First key element here is that the entirety of your submission will be rejected if there are too many bytes – and it’s measured in bytes, NOT characters. So if you have special characters, such as umlauts or accents, you need to account for those extra bytes.

The next key element is that you shouldn’t use any punctuation; spaces are sufficient.

Third, if you are wondering what a hypernym is, it’s basically like a bad trip down SAT memory lane. Flower is to daisy, as _____ is to dog. A) cat; b) puppy; c) animal; d) fur. And because choosing C is always the right answer, it’s c) animal. Basically a hypernym is a higher level description of the product. Hyponym is the opposite, it’s a more descriptive word that means the same thing, such as beagle or terrier.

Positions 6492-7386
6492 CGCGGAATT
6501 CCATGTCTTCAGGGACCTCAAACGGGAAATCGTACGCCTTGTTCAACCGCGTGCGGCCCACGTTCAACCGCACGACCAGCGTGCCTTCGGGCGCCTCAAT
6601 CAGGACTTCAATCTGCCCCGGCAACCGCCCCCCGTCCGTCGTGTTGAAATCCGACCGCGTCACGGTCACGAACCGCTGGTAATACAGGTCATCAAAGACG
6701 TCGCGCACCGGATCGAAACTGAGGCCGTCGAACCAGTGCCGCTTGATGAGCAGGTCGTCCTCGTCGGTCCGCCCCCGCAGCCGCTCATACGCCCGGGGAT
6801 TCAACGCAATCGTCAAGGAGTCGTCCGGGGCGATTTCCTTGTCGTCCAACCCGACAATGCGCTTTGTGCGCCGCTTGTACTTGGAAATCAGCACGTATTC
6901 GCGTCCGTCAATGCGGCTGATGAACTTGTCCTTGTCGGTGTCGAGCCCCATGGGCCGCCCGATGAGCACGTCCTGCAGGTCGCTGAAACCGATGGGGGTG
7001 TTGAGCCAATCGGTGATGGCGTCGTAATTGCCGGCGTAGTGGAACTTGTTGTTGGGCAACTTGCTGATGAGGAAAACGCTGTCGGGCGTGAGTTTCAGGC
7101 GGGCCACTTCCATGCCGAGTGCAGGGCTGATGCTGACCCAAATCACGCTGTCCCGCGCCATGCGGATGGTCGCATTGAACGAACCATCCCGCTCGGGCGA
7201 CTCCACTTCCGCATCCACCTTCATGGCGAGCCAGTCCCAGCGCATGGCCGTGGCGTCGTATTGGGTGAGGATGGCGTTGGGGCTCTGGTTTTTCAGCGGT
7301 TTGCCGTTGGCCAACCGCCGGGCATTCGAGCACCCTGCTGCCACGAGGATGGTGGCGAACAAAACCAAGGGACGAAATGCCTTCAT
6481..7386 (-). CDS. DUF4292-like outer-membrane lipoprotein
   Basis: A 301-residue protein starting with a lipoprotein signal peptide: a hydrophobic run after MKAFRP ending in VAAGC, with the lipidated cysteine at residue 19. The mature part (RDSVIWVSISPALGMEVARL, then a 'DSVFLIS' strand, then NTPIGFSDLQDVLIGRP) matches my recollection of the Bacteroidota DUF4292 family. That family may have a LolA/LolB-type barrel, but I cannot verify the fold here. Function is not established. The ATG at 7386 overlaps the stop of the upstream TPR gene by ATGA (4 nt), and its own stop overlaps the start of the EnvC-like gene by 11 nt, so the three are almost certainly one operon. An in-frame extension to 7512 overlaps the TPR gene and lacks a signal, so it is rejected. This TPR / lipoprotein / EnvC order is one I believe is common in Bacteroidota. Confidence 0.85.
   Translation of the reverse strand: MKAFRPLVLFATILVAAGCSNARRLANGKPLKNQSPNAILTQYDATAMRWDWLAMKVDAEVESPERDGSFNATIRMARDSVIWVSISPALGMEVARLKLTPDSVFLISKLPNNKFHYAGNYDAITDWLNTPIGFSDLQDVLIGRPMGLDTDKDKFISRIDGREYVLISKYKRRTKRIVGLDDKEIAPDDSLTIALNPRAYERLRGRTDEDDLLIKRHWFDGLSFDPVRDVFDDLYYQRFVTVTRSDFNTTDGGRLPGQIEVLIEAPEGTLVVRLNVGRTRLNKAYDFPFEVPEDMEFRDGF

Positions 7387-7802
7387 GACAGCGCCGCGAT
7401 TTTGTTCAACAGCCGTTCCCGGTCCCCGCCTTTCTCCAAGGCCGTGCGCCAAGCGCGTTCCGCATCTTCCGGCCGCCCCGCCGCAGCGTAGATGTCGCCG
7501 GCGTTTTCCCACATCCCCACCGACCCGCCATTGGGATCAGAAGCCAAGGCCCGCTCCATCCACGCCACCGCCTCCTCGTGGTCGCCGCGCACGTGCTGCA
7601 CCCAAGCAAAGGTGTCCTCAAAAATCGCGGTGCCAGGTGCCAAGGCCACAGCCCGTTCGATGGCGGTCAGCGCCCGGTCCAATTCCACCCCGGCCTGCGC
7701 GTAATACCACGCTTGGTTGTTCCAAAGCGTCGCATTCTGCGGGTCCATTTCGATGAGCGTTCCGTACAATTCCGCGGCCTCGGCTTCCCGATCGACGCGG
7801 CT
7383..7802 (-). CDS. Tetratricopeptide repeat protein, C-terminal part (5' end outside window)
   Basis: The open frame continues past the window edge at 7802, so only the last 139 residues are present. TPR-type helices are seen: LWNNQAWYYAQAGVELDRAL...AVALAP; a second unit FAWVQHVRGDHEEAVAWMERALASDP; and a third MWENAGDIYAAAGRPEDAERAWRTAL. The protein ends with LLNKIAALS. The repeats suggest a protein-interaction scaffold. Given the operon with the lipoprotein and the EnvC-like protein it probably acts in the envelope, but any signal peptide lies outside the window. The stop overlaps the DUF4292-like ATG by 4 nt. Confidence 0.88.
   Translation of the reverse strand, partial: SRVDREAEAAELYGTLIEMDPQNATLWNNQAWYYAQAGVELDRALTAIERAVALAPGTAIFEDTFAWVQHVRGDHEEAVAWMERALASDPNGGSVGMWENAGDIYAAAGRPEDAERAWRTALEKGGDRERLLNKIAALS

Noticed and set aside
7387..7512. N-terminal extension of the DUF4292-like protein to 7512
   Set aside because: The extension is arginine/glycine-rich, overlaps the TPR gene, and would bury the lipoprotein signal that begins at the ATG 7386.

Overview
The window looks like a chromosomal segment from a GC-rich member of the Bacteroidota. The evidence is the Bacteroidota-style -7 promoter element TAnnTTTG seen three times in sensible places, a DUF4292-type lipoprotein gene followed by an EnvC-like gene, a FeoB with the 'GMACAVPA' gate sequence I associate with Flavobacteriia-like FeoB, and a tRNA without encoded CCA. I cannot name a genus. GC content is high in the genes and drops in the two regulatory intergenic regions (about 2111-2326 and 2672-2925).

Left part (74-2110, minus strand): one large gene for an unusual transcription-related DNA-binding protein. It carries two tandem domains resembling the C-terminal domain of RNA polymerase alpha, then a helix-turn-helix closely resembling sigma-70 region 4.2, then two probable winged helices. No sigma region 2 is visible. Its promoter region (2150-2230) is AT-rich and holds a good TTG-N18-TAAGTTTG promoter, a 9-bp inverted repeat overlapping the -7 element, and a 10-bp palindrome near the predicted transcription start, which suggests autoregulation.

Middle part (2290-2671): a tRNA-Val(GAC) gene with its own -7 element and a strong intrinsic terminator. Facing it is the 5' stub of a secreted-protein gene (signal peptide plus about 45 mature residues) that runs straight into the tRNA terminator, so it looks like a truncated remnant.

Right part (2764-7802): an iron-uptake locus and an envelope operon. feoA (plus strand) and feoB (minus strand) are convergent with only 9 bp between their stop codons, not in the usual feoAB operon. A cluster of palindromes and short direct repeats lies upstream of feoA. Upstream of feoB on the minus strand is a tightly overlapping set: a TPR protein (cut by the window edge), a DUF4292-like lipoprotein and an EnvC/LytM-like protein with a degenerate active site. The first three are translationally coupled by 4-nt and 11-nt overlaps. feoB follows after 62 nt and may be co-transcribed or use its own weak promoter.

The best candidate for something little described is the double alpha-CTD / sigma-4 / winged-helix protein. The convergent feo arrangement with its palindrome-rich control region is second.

Example of good search terms

Product is a facial oil and the description contains all ingredients, face, beard, nose, etc descriptors.

The keywords can therefore include common misspellings or words that you wouldn’t want associated with your product on the front page of your listing.

For example, we worked on a project for a facial oil, and found that a competitor was ranking high for keywords such as lubricant, lube, vaginal dryness, and more similar keywords. Nowhere on the detail page were these uses noted, but the product was regularly showing up in search terms.

If you’re not sure how to find these kinds of alternative uses for the products you list, try a reverse search lookup tool. Multiple options exist in the market, including Seller Labs’ Scope and KeywordInspector.

Final list of keywords:

lube lubricant dryness vaginal facal balm facail berd cuticule

Why isn’t it longer?